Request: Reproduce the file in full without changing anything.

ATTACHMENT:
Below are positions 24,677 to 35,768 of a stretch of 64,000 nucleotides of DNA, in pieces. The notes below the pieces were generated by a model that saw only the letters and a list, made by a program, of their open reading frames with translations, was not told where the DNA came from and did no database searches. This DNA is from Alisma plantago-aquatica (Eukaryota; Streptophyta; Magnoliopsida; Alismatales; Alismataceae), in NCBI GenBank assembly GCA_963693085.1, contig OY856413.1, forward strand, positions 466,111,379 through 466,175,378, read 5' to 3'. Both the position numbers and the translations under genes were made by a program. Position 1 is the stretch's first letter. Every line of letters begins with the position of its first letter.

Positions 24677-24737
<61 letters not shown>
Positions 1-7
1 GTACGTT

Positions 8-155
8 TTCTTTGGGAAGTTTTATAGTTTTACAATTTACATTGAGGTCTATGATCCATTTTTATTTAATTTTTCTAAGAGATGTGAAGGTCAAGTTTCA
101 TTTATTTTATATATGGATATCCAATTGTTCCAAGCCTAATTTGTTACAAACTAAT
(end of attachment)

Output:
Below are positions 24,677 to 35,768 of a stretch of 64,000 nucleotides of DNA, in pieces. The notes below the pieces were generated by a model that saw only the letters and a list, made by a program, of their open reading frames with translations, was not told where the DNA came from and did no database searches. This DNA is from Alisma plantago-aquatica (Eukaryota; Streptophyta; Magnoliopsida; Alismatales; Alismataceae), in NCBI GenBank assembly GCA_963693085.1, contig OY856413.1, forward strand, positions 466,111,379 through 466,175,378, read 5' to 3'. Both the position numbers and the translations under genes were made by a program. Position 1 is the stretch's first letter. Every line of letters begins with the position of its first letter.

Positions 24677-24737
<61 letters not shown>
Positions 1-7
1 GTACGTT

Positions 8-155
8 TTCTTTGGGAAGTTTTATAGTTTTACAATTTACATTGAGGTCTATGATCCATTTTTATTTAATTTTTCTAAGAGATGTGAAGGTCAAGTTTCA
101 TTTATTTTATATATGGATATCCAATTGTTCCAAGCCTAATTTGTTACAAACTAAT